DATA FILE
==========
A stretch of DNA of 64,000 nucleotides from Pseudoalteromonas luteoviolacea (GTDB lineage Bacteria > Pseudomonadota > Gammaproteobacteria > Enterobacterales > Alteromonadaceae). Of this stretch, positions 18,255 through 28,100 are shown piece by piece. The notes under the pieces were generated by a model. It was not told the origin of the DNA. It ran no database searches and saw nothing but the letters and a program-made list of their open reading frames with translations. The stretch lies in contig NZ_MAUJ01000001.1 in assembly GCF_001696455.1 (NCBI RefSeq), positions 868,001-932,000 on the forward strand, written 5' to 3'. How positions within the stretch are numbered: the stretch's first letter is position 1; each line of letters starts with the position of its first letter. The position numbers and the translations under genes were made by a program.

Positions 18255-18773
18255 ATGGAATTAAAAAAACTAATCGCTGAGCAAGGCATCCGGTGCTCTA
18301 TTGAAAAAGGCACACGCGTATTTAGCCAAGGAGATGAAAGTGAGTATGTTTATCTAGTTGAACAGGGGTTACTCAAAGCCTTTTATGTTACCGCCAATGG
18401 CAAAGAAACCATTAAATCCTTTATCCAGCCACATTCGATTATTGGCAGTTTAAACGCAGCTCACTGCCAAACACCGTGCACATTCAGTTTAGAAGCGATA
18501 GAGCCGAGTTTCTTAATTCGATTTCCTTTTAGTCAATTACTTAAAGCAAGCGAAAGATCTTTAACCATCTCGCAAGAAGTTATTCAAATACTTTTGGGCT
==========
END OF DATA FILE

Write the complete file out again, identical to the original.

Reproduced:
A stretch of DNA of 64,000 nucleotides from Pseudoalteromonas luteoviolacea (GTDB lineage Bacteria > Pseudomonadota > Gammaproteobacteria > Enterobacterales > Alteromonadaceae). Of this stretch, positions 18,255 through 28,100 are shown piece by piece. The notes under the pieces were generated by a model. It was not told the origin of the DNA. It ran no database searches and saw nothing but the letters and a program-made list of their open reading frames with translations. The stretch lies in contig NZ_MAUJ01000001.1 in assembly GCF_001696455.1 (NCBI RefSeq), positions 868,001-932,000 on the forward strand, written 5' to 3'. How positions within the stretch are numbered: the stretch's first letter is position 1; each line of letters starts with the position of its first letter. The position numbers and the translations under genes were made by a program.

Positions 18255-18773
18255 ATGGAATTAAAAAAACTAATCGCTGAGCAAGGCATCCGGTGCTCTA
18301 TTGAAAAAGGCACACGCGTATTTAGCCAAGGAGATGAAAGTGAGTATGTTTATCTAGTTGAACAGGGGTTACTCAAAGCCTTTTATGTTACCGCCAATGG
18401 CAAAGAAACCATTAAATCCTTTATCCAGCCACATTCGATTATTGGCAGTTTAAACGCAGCTCACTGCCAAACACCGTGCACATTCAGTTTAGAAGCGATA
18501 GAGCCGAGTTTCTTAATTCGATTTCCTTTTAGTCAATTACTTAAAGCAAGCGAAAGATCTTTAACCATCTCGCAAGAAGTTATTCAAATACTTTTGGGCT